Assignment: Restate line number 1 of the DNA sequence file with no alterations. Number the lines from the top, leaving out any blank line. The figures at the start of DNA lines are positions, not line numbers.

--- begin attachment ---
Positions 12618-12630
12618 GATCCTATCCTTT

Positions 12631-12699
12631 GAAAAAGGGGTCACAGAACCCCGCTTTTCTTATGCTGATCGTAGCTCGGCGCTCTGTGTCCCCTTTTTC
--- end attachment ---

Positions 12618-12630